What is ETIS?
As its name suggests, ETIS is a comprehensive information system to track illegal trade in ivory and other elephant products. It shares the same objectives as those set out for MIKE in Resolution Conf. 10.10 (Rev. CoP16), with the difference that its aim is to record and analyse levels and trends in illegal trade, rather than the illegal killing of elephants. The central component of ETIS is a database on seizures of elephant specimens that have occurred anywhere in the world since 1989. The seizure database is supported by a series of subsidiary database components that assess law enforcement effort and efficiency, rates of reporting, domestic ivory markets and background economic variables. These database components are time-based and country-specific and are used to mitigate factors that cause bias in the data and might otherwise distort the analytical results. The subsidiary database components also assist in interpreting and understanding the results of the ETIS analyses. Since its inception, ETIS has been managed by TRAFFIC on behalf of the CITES Parties and is currently housed at the TRAFFIC East/Southern Africa office in Harare, Zimbabwe.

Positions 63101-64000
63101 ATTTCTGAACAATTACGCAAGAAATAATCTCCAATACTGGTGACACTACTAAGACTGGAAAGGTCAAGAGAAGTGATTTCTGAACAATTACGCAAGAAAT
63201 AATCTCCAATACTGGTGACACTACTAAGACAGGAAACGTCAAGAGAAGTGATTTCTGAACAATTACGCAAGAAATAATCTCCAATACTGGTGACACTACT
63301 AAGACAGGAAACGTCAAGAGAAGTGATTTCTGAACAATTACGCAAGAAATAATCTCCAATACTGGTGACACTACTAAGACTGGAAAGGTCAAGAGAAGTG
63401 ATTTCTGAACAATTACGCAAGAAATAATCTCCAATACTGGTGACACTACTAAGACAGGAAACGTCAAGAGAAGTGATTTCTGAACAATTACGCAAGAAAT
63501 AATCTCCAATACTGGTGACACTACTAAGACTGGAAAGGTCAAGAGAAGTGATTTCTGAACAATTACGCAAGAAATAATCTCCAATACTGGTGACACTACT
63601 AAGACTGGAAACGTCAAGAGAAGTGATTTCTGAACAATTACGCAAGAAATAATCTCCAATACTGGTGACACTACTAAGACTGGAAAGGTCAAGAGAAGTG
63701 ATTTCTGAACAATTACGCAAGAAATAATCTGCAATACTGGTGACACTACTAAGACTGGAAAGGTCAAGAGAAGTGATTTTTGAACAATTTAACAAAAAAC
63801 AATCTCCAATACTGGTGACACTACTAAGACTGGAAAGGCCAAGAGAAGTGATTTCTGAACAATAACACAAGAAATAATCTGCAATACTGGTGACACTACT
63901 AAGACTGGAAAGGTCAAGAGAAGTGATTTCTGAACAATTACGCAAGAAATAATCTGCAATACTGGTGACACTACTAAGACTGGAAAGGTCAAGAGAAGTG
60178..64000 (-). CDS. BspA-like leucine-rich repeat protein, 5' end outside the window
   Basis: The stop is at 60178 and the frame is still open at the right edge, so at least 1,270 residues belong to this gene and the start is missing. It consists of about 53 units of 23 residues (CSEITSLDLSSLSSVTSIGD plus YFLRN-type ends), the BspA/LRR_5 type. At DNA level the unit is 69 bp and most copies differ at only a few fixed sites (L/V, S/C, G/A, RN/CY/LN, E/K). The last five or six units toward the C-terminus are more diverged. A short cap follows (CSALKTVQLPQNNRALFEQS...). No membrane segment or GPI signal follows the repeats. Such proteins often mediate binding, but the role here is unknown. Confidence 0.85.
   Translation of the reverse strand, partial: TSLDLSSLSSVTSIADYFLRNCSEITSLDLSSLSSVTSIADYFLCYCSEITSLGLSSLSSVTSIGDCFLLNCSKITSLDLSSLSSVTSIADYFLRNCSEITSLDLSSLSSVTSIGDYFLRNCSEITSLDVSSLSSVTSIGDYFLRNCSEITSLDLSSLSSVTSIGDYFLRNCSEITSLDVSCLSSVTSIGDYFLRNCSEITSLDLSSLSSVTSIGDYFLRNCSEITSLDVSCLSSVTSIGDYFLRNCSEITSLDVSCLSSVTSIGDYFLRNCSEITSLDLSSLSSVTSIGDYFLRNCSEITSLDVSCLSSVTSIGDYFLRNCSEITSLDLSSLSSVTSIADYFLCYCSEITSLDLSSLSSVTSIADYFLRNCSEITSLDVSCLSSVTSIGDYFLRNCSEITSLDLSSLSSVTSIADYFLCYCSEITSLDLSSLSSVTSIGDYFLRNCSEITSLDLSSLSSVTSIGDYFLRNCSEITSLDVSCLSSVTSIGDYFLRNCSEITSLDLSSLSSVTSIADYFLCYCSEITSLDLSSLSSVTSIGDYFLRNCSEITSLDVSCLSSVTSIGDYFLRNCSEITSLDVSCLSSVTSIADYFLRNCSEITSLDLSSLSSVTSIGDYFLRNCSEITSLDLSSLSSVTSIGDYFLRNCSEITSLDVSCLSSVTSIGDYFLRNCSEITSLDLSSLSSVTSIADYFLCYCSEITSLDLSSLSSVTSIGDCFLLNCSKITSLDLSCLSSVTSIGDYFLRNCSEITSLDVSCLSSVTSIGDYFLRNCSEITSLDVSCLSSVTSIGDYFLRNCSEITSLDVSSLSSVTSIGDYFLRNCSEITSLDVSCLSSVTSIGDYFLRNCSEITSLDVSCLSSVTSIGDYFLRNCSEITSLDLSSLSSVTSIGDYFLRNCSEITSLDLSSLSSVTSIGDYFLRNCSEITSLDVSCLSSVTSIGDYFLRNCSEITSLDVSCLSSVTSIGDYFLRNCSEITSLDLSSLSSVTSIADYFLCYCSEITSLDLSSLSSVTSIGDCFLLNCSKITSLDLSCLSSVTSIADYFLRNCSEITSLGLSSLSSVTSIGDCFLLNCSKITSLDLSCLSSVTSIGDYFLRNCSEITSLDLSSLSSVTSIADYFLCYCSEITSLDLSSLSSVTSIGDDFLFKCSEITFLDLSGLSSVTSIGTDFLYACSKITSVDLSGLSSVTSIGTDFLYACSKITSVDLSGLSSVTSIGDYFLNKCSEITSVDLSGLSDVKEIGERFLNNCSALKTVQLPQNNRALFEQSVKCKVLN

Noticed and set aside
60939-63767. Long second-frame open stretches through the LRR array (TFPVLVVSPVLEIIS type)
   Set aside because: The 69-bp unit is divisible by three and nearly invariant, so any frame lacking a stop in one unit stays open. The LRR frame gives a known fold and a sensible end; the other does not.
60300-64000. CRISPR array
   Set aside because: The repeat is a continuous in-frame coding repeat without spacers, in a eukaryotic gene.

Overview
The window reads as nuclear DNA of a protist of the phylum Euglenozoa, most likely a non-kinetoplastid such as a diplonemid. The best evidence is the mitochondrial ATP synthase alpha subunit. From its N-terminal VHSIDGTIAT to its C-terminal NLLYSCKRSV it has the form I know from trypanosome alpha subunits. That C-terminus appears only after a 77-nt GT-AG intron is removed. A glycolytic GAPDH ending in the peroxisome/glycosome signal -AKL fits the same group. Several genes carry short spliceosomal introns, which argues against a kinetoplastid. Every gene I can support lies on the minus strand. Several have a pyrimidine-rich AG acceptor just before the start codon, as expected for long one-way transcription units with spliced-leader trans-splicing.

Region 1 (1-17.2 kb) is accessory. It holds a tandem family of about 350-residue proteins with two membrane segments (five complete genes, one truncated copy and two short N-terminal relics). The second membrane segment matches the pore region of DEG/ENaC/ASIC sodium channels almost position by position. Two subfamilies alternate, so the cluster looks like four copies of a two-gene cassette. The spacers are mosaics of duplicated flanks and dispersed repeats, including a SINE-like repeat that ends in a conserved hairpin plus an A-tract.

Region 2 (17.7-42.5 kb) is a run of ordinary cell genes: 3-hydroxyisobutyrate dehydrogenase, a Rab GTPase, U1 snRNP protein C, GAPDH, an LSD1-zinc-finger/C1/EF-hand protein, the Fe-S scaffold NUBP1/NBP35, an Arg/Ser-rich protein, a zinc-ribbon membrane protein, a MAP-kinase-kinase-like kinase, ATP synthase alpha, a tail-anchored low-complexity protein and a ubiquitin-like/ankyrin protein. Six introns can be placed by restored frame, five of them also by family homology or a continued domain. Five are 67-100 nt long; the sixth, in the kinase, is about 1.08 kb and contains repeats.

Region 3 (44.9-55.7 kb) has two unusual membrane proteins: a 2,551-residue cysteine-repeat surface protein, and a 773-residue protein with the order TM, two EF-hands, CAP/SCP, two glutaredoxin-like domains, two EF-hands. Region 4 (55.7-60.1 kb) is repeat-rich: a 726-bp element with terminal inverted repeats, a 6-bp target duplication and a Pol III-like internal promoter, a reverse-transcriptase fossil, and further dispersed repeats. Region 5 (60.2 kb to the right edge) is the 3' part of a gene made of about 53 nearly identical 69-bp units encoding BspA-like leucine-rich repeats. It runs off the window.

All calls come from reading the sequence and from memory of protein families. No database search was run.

Monitoring illegal trade in elephant products and illegal killing of elephants was first mandated at the 10th meeting of the Conference of the Parties (CoP10, 1997, Harare) when the Conference of the Parties adopted Resolution Conf. 10.10 on Trade in elephant specimens. Among other things, Resolution Conf. 10.10 called for the establishment, under the supervision and direction of the Standing Committee, of a comprehensive international system to monitor the illegal trade in elephant specimens. Initially, an existing database of ivory seizure information, TRAFFIC’s Bad Ivory Database System (BIDS), was designated as the appropriate instrument for these purposes. To serve the needs of the CITES Parties more effectively, and through a consultative process involving a number of technical experts worldwide, BIDS eventually evolved into ETIS, a far more sophisticated monitoring tool.